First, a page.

The liberal ideology of decolonization is actually a threat to human knowledge and flourishing, when taken to its fullest extent. A young woman at the University of Cape Town in South Africa recently demonstrated why, in her public rejection of science in favor of magic. No, I am not making this up.
“Science as a whole is a product of Western modernity and the whole thing should be scratched off,” the student declared Wednesday, to nervous laughter. She actually called for her fellows to “restart science from an African perspective, from our perspective.” How do you “restart science from an African perspective”? By practicing “black magic.”
“For instance, I have a question for all the science people: There’s a place in KZN called Umhlab-uyalingana, and they believe that through the magic — the black magic, they call it black magic, they call it witchcraft — that you are able to send a lightening to attack someone,” the woman explained. Then she challenged the scientifically minded in the room: “Can you explain that scientifically, because it’s something that happens!”
A naive man in the audience could not restrain himself, and burst out saying, “It’s not true!” Apparently he was still laboring under the notion that such “decolonizers” are aiming for truth, as opposed to power and control over the narrative.
The woman’s question was rhetorical — she didn’t actually want to be challenged by a “scientific” person, you see — and the man got a very long (and rather unnecessary) earful from a moderator. In true social justice warrior fashion, this moderator felt it necessary to explain that the interruptor was “disrespecting the sacredness of this space,” that his comments were trying to “collapse this space and make it antagonizing.” She forced him to apologize (which he did three times) and agree to “abide by the rules of this space.”
After this not-so-brief interlude, the anti-science woman explained why she found western methods of thought so oppressive. “It is saying that it was Newton and only Newton who knew or saw of an apple falling and then out of nowhere decided that gravity existed and created an equation, and that is it!” She complained that “whether people knew Newton or not, or whether whatever happens in western Africa, northern Africa, the thing is the only way to explain gravity is through Newton.”
She emphatically rejected science because “Western knowledge is totalizing.” In other words, when a European discovered a natural law that applies throughout the Earth, that itself was an act of colonization, because it assumed that natural laws operate the same everywhere, not just in Europe.
So, this student is rejecting science and the theory of gravity merely because it was a European who discovered it. Instead, she prefers what she admits to be “black magic” or “witchcraft” merely because it is African.
Next Page: How much science must we reject to “decolonize” knowledge? Does Obama believe this?
“We are going to decolonize by having knowledge that is produced by us, that speaks to us, and that is able to accommodate to knowledge from our perspective,” the student declared triumphantly. “So if you’re saying that you disagree with her approach it means that you are vested in the western and Eurocentric way of understanding which means you yourself still need to go back internally.”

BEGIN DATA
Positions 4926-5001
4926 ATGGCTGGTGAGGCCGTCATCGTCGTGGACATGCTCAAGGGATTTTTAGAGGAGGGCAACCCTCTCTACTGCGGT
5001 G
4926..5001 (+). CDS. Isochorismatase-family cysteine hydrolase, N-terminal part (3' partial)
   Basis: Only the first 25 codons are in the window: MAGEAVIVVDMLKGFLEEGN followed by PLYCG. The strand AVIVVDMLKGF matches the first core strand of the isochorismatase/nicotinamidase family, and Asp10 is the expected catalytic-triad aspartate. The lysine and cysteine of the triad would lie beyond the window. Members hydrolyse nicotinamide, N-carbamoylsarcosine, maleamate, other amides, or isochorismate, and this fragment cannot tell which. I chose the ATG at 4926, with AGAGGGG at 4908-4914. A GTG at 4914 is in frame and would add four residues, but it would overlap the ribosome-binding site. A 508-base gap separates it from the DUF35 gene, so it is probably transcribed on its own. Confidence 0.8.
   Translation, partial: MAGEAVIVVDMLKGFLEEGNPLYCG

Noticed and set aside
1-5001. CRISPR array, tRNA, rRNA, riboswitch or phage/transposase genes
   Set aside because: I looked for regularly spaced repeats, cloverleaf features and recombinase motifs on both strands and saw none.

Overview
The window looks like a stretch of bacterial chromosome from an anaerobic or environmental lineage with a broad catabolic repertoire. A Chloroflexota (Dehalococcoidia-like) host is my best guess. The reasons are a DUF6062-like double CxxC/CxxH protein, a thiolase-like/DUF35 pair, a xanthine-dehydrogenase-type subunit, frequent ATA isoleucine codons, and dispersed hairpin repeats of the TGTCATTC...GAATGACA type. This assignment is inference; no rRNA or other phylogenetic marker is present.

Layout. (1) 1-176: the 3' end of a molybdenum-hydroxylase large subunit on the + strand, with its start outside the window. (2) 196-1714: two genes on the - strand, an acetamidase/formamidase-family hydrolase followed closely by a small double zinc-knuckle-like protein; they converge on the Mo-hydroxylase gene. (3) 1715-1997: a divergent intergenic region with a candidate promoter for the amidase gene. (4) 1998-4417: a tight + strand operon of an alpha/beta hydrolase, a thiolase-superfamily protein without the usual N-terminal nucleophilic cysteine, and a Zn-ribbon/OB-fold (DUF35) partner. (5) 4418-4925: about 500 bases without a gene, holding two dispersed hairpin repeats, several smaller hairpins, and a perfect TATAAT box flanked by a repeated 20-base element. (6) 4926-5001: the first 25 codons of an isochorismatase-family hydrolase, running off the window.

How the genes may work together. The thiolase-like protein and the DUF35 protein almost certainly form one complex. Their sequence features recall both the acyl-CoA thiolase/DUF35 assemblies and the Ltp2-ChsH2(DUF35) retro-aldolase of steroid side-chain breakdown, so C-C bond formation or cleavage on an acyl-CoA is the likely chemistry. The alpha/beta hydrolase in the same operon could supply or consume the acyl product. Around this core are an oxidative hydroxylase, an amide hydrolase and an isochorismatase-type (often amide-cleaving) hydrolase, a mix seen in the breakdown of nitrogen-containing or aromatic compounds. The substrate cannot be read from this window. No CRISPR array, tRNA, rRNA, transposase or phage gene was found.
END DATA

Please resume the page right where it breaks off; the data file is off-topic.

Scarily, she added: “Decolonize your mind.”
Overlooking the tremendous advances in science and technology which came from Western knowledge, she declared, “Western knowledge is very pathetic to say the least.”
“Decolonizing the science would mean doing away with it entirely and starting all over again,” she frankly admitted.
It is unclear what she means by “starting all over again,” since there are many arguable origins of science. Does she want to return to the Greek philosophy which formed the bedrock ideas questioning the nature of reality, or the medieval Christian ideas which identified God as the creator of the universe and man in His image and therefore able to understand how the universe works, or the heliocentric revolution which rejected the idea that the sun revolves around the Earth?
Just how much of the knowledge — hard won through centuries of questions, arguments, and experiments — should be entirely jettisoned merely due to the fact these scientists lived in Europe as opposed to Africa?
The idea of decolonization — rejecting negative influences from the over-emphasized legacy of European colonialism — is not in itself bad, but it should not throw out the baby with the soiled bathwater. Europeans did abuse their power in other countries, but their ideas ushered in a kind of human flourishing unimaginable to previous generations. Cars, planes, computers, the Internet — all of this and more came from Western knowledge.
But here’s the key — just because these things were developed from ideas discovered in Europe and North America does not mean their benefits are limited to Europeans or Westerners. If science is true, the technology which it enables should work for all people, and if Western ideas are true, they should be accessible by and helpful to all people. Indeed, this turns out to be the case, and Western ideas and technology have made the entire world a better place, spreading a new kind of flourishing.
Yes, this woman is only a student in South Africa, but decolonization is a liberal ideology spreading across the world. Dinesh D’Souza convincingly argued that decolonization forms the bedrock of Barack Obama’s view of the world, and that explains why the current president seems to favor a less aggressive, more apologetic America.
Barack Obama himself will not likely reject science in favor of magic any time soon, but if D’Souza is correct about Obama’s worldview, this is a logical position for him to take. Just because it’s logical doesn’t make it any less insane.
Watch the terrifying video on the next page.